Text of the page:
Open House London 2013 is the 21st edition of this popular event, now a staple in the capital's architectural calendar. Every year the scheme encourages some 750 top design destinations around the city to open their doors to an inquisitive public. The combination of rarely seen public buildings, brand new private houses, historic treasures and architectural oddities is dizzying, with something for every taste. Open House functions as both a way of tempting people into unseen art collections or for architects to showcase their own design talents (and happy clients). As before, we've trawled the lists and come up with a selection of new buildings to scope out on this weekend (21 - 22 September).
Pictured: Geoffrey Road Housing by Groves Natcheva
Geoffrey Road Housing
High quality, small-scale schemes of new build apartments are still thin on the ground but Groves Natcheva's Geoffrey Road Housing project in south London is an exception. Resplendent in a crisp wooden skin, twin apartment towers sit in front of a single-storey mews development. Also open for viewing is the studio's new development adjacent to Tulse Hill station, the Warren Apartments, with a rigorous façade of black and white ceramic bricks and complex internal planning.
44 Willoughby Road
Guard Tillman Pollock's sublimely reductivist addition to the illustrious Hampstead streetscape was many years in the making. Happily, the practice persisted, and the result is a graceful white-fronted studio house that nods to the iconic modern houses of the early twentieth century while retaining a very contemporary edge.Photography: 44 Willoughby Road (c) Morgan O'Donovan
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151 Church Walk
This fine speculative development by David Mikhail Architects combines commercial sensibility with visual acuity. The stepped form of the brick and timber-faced building contains four residential units, all of which exploit the full drama of their lofty ceiling heights and angled roofs.Photography: Tim Crocker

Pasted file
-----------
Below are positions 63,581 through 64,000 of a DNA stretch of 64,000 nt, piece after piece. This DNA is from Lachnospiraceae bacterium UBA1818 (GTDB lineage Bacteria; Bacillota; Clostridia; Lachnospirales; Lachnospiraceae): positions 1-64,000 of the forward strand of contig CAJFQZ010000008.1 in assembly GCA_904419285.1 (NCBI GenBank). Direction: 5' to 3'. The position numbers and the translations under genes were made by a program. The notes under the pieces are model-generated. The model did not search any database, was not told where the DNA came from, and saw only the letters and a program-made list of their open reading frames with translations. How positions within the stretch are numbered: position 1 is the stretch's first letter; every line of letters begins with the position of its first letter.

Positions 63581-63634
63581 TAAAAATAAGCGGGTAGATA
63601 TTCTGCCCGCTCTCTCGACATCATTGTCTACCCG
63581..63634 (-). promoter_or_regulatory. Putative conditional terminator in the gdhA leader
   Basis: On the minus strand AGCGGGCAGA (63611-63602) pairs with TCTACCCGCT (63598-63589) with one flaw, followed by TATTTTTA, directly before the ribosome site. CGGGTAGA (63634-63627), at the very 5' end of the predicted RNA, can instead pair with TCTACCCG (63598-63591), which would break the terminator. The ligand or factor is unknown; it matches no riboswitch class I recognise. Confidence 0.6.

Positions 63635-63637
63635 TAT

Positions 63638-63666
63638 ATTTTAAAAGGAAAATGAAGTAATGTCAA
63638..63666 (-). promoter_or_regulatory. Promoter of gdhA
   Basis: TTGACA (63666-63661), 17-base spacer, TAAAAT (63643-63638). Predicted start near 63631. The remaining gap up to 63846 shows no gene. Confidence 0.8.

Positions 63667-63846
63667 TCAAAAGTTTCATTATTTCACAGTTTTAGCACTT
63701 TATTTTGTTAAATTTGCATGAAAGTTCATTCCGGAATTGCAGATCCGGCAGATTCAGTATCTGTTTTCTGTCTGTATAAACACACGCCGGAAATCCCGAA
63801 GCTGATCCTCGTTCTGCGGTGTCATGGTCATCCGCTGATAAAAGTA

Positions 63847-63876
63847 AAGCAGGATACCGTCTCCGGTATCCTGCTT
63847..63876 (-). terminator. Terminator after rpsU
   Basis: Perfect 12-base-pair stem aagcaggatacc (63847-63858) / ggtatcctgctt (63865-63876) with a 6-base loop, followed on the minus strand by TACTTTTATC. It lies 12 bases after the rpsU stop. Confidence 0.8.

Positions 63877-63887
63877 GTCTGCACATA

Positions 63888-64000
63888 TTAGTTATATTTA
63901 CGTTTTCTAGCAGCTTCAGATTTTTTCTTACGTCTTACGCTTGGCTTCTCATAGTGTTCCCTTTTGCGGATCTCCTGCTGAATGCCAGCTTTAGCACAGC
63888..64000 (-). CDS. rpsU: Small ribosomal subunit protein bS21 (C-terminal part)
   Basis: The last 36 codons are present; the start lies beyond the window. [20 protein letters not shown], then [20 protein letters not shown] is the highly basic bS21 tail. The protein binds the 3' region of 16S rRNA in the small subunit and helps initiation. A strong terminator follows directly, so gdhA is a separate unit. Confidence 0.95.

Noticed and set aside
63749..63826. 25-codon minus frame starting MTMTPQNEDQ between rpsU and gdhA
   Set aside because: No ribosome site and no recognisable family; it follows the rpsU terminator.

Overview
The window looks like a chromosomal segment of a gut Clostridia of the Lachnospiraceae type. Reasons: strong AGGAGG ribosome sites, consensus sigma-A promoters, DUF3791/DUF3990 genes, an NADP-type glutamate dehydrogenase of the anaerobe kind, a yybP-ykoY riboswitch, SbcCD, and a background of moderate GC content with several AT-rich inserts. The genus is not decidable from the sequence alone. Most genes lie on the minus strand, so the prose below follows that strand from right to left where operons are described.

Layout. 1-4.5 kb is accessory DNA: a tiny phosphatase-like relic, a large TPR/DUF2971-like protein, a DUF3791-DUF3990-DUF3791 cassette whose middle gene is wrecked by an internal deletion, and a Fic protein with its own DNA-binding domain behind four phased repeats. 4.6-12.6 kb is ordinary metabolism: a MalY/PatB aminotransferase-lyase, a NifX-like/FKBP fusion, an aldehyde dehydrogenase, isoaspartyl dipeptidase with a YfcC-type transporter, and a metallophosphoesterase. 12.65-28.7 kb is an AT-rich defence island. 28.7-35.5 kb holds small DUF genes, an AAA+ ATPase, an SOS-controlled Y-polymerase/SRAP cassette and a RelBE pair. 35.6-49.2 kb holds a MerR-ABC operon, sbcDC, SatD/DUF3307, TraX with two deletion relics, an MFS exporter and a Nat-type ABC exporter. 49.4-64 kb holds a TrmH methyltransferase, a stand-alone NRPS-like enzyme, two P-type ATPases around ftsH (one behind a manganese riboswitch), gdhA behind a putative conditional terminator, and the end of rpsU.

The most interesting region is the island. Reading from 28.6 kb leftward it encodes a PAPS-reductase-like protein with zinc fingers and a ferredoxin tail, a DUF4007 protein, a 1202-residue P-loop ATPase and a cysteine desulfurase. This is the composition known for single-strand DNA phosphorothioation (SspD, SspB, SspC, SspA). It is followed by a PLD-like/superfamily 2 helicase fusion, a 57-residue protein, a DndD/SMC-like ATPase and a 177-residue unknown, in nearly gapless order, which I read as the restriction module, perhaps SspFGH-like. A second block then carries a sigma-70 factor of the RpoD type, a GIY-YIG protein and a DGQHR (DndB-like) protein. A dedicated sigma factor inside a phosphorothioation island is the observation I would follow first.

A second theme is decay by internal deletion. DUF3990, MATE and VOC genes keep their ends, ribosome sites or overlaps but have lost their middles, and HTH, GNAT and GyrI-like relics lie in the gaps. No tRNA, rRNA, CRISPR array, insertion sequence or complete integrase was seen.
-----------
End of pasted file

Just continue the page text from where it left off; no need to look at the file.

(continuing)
Embassy of the Czech Republic and Embassy of the Slovak Republic
As well as the requisite houses, offices and schools, Open House offers up rare chances to slink into the grand mansions of the global diplomatic corps. London's embassies are a varied breed, and the Embassy of the Czech Republic and Embassy of the Slovak Republic is the best of the 70s; a concrete box that bookends the billionaire's playground of Kensington Palace Gardens, designed by local heroes Jan Bocan, Jan Sramek and Karel Stepansky.
147 De Beauvoir Road
Scott Architects have taken the classic London house extension and transformed it into a different idiom at this Islington project that cleverly blends architecture into the rear garden landscape. The formal front façade belies the delightful explosion of green roofs, curved walls and timber cladding that lie within.
The Coach House
Carving a contemporary interior out of a pitched roof structure, John Smart's Coach House displays the architect's typically thorough attention to detail.
Battersea Power Station
For the first - and perhaps last - time ever, Battersea Power Station is opening its (already rather drafty) doors during Open House, giving the public a last look at the ruinous state of this enduring London icon before the long-awaited refurbishment gets underway.Photography: Battersea Power Station, Wandsworth
The 'smaller sister' to Goldfinger's celebrated Trellick Tower, the Balfron, looks east to Trellick's western vistas. Following a similar layout to Trellick - with a service tower attached by slender walkways - the tour includes access to a 'heritage flat'.
Fresh from starting her studio in 2010, Laura Dewe Mathews designed this shingle-walled house with careful attention to detail, lofty ceilings and a sober palette. The result is an admirably restrained piece of contemporary design, which transforms an old factory in Hackney into a private residence.
The Master Shipwright's House